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Anti-fluoride university prof lobbies council to abandon practice

Published on April 11, 2016
Dr. Paul Connett speaks before city council Monday night.

CORNWALL, Ontario – An American university professor with a deep background in toxicology lobbied hard at city hall Monday night against the return of fluoridation to Cornwall water.

Dr. Paul Connett, who taught for 30 years at St. Lawrence University in nearby Canton, N.Y. and wrote a book against the practice of water fluoridation, told councillors they would be harming the general public by adding the substance to the municipal supply.

"You can’t control who it goes to. It goes to babies, to sick people, people with poor nutrition…and it violates the individual's right to informed consent to medication," he said. "What you're contemplating is what a council can do to everyone, what a doctor can’t do to an individual."

"It works on the outside of the tooth, not from inside the body. It does not help the tooth by swallowing it."

The council chambers at city hall were jammed with individuals to hear the first of two perspectives on the fluoride issue in Cornwall. Proponents of the practice, which was suspended three years ago because of safety concerns at the water treatment plant in Cornwall, will speaks later this month and lobby council to return to fluoride use.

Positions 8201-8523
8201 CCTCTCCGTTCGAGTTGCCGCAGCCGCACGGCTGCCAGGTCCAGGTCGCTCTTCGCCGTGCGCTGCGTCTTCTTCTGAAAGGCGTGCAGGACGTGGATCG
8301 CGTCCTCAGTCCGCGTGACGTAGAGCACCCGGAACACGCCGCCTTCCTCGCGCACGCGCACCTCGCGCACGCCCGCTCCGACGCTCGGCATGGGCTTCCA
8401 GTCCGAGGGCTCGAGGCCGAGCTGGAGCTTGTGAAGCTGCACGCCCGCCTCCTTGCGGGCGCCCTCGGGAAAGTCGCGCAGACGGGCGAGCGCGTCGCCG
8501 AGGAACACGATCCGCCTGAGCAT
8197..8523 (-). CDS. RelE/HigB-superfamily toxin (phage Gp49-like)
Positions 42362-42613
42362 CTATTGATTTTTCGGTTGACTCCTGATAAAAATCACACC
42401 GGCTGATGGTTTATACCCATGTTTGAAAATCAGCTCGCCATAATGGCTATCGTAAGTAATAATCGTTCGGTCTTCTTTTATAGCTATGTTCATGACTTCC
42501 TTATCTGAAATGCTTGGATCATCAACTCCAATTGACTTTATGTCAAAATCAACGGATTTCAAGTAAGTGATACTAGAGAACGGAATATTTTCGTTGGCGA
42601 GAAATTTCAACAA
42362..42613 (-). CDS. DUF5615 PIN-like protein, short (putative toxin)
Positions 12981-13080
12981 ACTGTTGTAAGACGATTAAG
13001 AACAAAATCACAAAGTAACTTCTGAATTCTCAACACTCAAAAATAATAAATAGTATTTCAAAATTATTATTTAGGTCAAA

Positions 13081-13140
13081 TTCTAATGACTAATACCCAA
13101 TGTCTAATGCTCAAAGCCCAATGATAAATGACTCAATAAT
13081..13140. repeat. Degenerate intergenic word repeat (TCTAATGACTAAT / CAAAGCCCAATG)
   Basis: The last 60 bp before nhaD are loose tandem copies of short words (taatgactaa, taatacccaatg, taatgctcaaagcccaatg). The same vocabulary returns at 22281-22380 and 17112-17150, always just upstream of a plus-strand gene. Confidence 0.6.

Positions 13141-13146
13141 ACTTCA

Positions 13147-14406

Connett was vehement in his opposition to the plan and used graphic images of rotten teeth as "propoganda" and suggested proponents have exploited the fears of parents and caregivers who might consider supporting fluoridation.

Hydrofluorosilicic acid has been added to our drinking water in the past to create fluoride which advocates suggest promotes dental health. Opponents say the corrosive material is dangerous to workers and is detrimental to health over time.

Connett cited stidy after study that suggest lower IQs are prevalent in countries that fluoridate water, and a Government of Canada report that suggested 41 per cent of young teen children suffered moderate to severe dental fluorosis - a mottling of the tooth enamel.

"What have you got in your plan that allows you to say 'Well, we'll take a chance here,'" he said in attacking proponents of the practice. "Fluoride is extremely toxic."

But Coun. Andre Rivette, who is also a member of the Eastern Ontario Health Unit board, was having none of Connett's assertions.

"The way it sounds…it sounds like we're having genocide on our people here by using this," he said. "I take exception to someone coming into Canada and knocking down our health system.

"We've got the best system. The states would love to have our health system.

"I think it's a little insulting."

Coun. Claude McIntosh wanted to know if drinking fluoridated water in excess every day would be detrimental over time.

"If I drank one glass of water a day…or I drank eight as the health experts tell me to…as far as your concerned that is worse?" he asked.

"Absolutely," responded Connett. "It's the dose. And some people drink a huge amount of water."

Mayor Leslie O'Shaughnessy said council is caught in the middle of a passionate fight.

"It is not a good situation we are in. There will be no winners," he said, adding he'd like to see the province make a decision on the matter.